- Posted January 16, 2013 by
This iReport is part of an assignment:
Obama’s next four years
We Can Get Better Than An “F” In Life Expectancy And Health
We can get better than an “F” in life expectancy and health. A new study --U.S. Health in International Perspective: Shorter Lives, Poorer Health -- compared life expectancy and health in the United States with sixteen “peer” nations, and found that the United States ranked last in life expectancy and fared worse than its peers in life threatening health areas. One of the major contributors to our “F” rating is the failure of our substance abuse policy over the last four decades.
Substance abuse plays a leading role in seven of the nine health areas found to cause this nation to lag behind our peers : 1) adverse birth outcomes, 2) injuries and homicides, 3) adolescent pregnancy and sexually transmitted diseases, 4) HIV and AIDS, 5) alcohol and drug related deaths, 6) heart disease, and 7) disability. Substance abuse kills one hundred and sixteen thousand Americans, including thirty five hundred children, each year, and has stricken twenty three million more who are at risk of losing their lives or suffering devastating effects if they do not receive specialized care. Without recovery, they are not only a risk to themselves -- they are a risk to their children, born and unborn, their family members, and their communities.
In order to combat this health crisis, the United States may be emerging into a new era in substance abuse policy by focusing on recovery from this disease. Past federal substance abuse policy has relied upon criminalization, prevention and treatment, and has been ineffective. Similar to gun control laws, criminalization (better known as “The War on Drugs”) and prevention seek to stop the supply and use of illegal drugs . Yet, drugs do not misuse people -- people suffering from addiction misuse drugs - and if one drug is in short supply, another will take its place. In addition, without diminishing the sanctity of any life lost to this disease, the use of illegal drugs accounts for only about sixteen thousand of the one hundred and sixteen thousand deaths from alcohol and drug abuse each year. Moreover, although treatment serves an often critical purpose, funding is extremely limited, treatment is expensive, and such medical care usually lasts for a relatively short period of time. Addiction, however, is a chronic illness, like diabetes, for which there is no medical cure. As a result, according to the National Institute on Drug Abuse and the Substance Abuse and Mental Health Services Administration, recovery can be achieved and maintained through an individualized approach including ongoing medical care as needed, continued participation in 12 Step recovery programs, and assistance reentering society, such as sober housing, childcare and work training.
We are at an urgent crossroads in fighting this epidemic. In a recent speech at the Betty Ford Treatment Center, Gil Kerlikowske, the Director of the National Drug Control Policy, announced that we can and must make progress against this health crisis by allocating some of our substance abuse resources to programs which support recovery. The new federal approach is about working smarter, not harder. We are spending more than comparable nations on health and getting less. For example, substance abuse costs us close to 200 billion dollars a year. We have been using that money to advance ineffective approaches. Let's use less of those resources and achieve a better outcome. We can do that with a recovery focus.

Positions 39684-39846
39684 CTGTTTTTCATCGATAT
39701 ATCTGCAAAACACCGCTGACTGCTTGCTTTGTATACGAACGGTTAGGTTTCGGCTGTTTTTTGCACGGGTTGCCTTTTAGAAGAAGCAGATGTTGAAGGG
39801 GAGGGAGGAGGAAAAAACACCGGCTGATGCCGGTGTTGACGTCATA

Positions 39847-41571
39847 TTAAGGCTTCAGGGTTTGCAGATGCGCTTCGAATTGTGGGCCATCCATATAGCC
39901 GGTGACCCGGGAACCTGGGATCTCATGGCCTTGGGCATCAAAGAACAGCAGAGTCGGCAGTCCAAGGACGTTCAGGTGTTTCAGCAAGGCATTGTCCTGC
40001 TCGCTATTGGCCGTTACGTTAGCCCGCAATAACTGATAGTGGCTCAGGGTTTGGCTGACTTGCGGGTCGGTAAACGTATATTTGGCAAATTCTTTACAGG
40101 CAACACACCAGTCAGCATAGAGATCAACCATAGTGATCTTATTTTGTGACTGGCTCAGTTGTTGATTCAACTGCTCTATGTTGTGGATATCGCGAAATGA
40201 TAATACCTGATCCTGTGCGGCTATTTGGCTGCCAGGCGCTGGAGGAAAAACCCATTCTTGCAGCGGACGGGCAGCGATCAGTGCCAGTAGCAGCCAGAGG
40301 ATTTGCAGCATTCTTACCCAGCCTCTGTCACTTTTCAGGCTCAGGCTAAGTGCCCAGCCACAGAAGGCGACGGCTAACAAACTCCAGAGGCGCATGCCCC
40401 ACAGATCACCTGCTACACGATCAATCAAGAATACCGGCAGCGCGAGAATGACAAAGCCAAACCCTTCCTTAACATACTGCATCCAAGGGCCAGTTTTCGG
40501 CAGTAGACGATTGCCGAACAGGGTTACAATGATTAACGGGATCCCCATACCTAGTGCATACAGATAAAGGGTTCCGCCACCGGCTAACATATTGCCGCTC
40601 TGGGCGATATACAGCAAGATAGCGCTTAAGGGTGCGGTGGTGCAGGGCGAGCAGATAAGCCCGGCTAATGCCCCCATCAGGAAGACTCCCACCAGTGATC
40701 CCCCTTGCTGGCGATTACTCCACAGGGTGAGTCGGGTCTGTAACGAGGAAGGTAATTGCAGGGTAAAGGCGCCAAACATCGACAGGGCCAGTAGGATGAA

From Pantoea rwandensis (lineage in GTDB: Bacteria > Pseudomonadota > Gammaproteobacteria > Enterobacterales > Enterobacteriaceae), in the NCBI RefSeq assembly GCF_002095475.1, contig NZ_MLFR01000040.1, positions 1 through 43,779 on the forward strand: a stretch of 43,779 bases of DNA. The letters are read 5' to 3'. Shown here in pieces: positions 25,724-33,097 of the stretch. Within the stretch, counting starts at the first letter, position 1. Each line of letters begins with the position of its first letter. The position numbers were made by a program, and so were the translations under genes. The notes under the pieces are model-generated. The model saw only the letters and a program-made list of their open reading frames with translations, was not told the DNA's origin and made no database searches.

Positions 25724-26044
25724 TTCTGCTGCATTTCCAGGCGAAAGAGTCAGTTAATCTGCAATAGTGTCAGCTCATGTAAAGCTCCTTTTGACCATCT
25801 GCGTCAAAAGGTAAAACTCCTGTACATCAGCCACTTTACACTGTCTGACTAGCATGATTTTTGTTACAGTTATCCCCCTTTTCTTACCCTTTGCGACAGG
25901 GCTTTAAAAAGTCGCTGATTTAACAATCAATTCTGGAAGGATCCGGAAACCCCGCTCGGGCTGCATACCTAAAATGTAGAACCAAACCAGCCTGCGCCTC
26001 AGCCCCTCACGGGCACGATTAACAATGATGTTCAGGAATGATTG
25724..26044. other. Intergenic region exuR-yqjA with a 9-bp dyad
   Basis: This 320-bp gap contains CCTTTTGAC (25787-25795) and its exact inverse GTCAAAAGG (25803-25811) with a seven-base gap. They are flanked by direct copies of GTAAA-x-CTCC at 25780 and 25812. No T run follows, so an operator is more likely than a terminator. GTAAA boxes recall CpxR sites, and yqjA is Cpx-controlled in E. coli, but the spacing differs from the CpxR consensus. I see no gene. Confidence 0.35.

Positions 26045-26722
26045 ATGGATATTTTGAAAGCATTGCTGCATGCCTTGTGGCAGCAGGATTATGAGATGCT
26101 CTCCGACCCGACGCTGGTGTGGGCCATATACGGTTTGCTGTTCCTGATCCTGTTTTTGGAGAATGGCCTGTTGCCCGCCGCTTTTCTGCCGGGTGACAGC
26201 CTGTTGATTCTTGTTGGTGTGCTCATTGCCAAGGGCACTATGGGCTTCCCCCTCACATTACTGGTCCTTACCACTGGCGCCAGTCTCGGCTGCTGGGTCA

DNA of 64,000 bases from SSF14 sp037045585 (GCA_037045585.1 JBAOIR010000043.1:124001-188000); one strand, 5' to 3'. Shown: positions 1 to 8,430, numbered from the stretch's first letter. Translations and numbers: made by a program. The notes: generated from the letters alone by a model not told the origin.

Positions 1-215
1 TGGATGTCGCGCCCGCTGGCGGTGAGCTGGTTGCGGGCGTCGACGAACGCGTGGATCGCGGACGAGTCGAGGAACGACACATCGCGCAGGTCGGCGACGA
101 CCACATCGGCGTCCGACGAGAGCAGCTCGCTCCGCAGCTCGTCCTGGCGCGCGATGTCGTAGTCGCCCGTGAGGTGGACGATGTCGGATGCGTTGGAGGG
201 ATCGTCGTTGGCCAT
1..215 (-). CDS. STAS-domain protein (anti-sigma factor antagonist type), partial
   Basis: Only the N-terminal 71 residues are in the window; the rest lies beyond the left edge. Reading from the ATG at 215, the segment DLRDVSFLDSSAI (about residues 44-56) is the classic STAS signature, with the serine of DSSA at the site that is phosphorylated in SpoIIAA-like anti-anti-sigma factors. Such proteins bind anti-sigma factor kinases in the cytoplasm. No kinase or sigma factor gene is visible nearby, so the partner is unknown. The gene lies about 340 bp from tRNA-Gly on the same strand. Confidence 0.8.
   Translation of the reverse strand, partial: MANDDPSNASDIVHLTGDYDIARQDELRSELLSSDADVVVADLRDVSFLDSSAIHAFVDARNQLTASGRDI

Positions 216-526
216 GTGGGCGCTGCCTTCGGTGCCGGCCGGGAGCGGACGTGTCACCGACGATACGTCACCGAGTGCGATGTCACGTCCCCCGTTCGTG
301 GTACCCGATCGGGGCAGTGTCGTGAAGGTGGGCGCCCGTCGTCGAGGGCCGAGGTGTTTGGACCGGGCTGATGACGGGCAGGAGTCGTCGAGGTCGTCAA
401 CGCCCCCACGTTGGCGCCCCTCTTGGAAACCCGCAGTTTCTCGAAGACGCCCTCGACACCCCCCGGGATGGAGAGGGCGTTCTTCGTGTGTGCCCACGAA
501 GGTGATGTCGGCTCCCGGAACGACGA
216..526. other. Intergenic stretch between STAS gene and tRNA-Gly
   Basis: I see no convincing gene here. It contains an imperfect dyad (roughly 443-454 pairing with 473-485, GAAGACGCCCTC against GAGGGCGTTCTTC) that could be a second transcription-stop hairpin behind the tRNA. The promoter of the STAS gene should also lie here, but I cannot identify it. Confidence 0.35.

Our states and local governments also need to redirect their efforts. Kerlikowske pointed out that our states and local governments have enacted over thirty eight hundred laws which impede access to recovery. One law, for example, is the proposed Los Angeles Community Care Facilities Ordinance, which may be enacted this year. The ordinance is not designed to help those in our community suffering from substance abuse -- it is aimed at preventing them from living and recovering together in residential homes, despite federal endorsement of these homes and established law prohibiting this type of housing discrimination. Although Kerlikowske has committed to litigate against all state and local laws which impede recovery, is that really going to be necessary? States and local governments, like Los Angeles, should be policy leaders, not adversaries, in combatting this disease. Our community members and children are being lost. We have the most at stake in winning the substance abuse battle by redirecting our efforts toward recovery.
We can do better than an “F” -- we have to look at what is killing us and destroying our health and implement effective health strategies. We all benefit from that. Kerlikowske’s statements signal that President Obama may be the first president, in the 41 years since “The War On Drugs” began, to fundamentally change ineffective substance abuse policy by supporting recovery as a pillar of the government’s attack on this epidemic. The shift in national policy is not necessarily about legalizing illicit drugs - - it is about winning the substance abuse battle by enabling the sufferer to achieve long term recovery from the disease itself. This is a recovery effort which is worthy of our attention and support.
Lisa M. Jacobsen, Harvest House